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A cylindric algebra atom structure is said to be strongly representable if all atomic cylindric algebras with that atom structure are representable. This is equivalent to saying that the full complex algebra of the atom structure is a representable cylindric algebra. We show that for any finite n ≥ 3, the class of all strongly representable ndimensional cylindric algebra atom structures is not closed under ultraproducts and is therefore not elementary. Our proof is based on the following construction. From an arbitrary undirected, loopfree graph Γ, we construct an ndimensional atom structure E(Γ), and prove, for infinite Γ, that E(Γ) is a strongly representable cylindric algebra atom structure if and only if the chromatic number of Γ is infinite. A construction of Erdős shows that there are graphs Γk (k < ω) with infinite chromatic number, but having a nonprincipal ultraproduct � D Γk whose chromatic number is just two. It follows that E(Γk) is strongly representable (each k < ω) but � D E(Γk) is not. 1
A note on complex algebras of semigroups
 Relational and KleeneAlgebraic Methods in Computer Science: Proc. 7th Int. Sem. Relational Methods in Computer Science and 2nd Int. Workshop Applications of Kleene Algebra
, 2003
"... Abstract. The main result is that the variety generated by complex algebras of (commutative) semigroups is not finitely based. It is shown that this variety coincides with the variety generated by complex algebras of partial (commutative) semigroups. An example is given of an 8element commutative B ..."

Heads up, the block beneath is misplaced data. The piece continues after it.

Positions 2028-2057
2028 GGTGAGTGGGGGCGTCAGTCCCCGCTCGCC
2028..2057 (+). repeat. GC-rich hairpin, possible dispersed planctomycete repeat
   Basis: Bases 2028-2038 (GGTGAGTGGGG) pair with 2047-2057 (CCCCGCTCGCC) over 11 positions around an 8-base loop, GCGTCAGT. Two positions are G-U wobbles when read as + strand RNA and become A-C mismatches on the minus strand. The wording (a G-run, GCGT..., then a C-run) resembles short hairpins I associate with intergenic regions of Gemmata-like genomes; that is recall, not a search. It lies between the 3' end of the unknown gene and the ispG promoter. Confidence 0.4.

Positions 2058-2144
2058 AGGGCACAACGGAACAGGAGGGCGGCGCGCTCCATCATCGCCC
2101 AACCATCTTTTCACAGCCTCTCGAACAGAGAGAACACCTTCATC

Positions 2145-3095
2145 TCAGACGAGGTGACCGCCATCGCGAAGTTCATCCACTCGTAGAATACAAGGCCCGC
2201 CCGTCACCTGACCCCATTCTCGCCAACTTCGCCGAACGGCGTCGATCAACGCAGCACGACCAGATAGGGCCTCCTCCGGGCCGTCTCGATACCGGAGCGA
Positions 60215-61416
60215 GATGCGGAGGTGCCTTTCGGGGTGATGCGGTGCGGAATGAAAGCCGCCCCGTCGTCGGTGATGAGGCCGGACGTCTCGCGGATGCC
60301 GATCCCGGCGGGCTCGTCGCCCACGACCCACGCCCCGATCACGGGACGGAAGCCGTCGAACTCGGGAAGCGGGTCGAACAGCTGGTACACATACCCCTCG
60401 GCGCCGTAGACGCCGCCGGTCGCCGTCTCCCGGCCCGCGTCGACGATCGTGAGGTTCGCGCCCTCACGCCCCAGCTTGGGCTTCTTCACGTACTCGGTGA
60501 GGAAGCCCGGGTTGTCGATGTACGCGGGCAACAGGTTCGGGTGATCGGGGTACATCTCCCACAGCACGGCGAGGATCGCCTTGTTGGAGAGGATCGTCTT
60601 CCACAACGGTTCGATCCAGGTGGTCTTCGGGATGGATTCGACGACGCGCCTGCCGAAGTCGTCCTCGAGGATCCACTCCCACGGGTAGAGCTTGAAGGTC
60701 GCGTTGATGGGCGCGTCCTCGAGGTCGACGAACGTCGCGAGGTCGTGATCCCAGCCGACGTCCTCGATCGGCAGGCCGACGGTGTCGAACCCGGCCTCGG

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Abstract. The main result is that the variety generated by complex algebras of (commutative) semigroups is not finitely based. It is shown that this variety coincides with the variety generated by complex algebras of partial (commutative) semigroups. An example is given of an 8element commutative Boolean semigroup that is not in this variety, and an analysis of all smaller Boolean semigroups shows that there is no smaller example. However, without associativity the situation is quite different: the variety generated by complex algebras of (commutative) binars is finitely based and is equal to the variety of all Boolean algebras with a (commutative) binary operator. A binar is a set A with a (total) binary operation ·, and in a partial binar this operation is allowed to be partial. We write x · y ∈ A to indicate that the product of x and y exists. A partial semigroup is an associative partial binar, i.e. for all x, y, z ∈ A, if (x · y) · z ∈ A or x · (y · z) ∈ A, then both terms exist and evaluate to the same element of A. Similarly, a commutative partial binar is a binar such that if x · y ∈ A then x · y = y · x ∈ A. Let (P)(C)Bn and (P)(C)Sg denote the class of all (partial) (commutative) groupoids and all (partial) (commutative) semigroups respectively. For A ∈ PBn the complex algebra of A is defined as Cm(A) = 〈P (A), ∪, ∅, ∩, A, \, ·〉, where X · Y = {x · y  x ∈ X, y ∈ Y and x · y exists} is the complex product of X, Y ∈ Cm(A). Algebras of the form Cm(A) are examples of Boolean algebras with a binary operator, i.e., algebras 〈B, ∨, 0, ∧, 1, ¬, ·〉 such that 〈B, ∨, 0, ∧, 1, ¬ 〉 is a Boolean algebra and · is a binary operation that distributes over finite (including empty) joins in each argument. A Boolean semigroup is a Boolean algebra with an associative binary operator. For a class K of algebras, Cm(K) denotes the class of all complex algebras of K, H(K) is the class of all homomorphic images of K, and V(K) is the variety generated by K, i.e., the smallest equationally defined class that contains K. The aim of this note is to contrast the equational theory of Cm((C)Bn) with that of Cm((C)Sg). It turns out that the former is finitely based while the latter is not.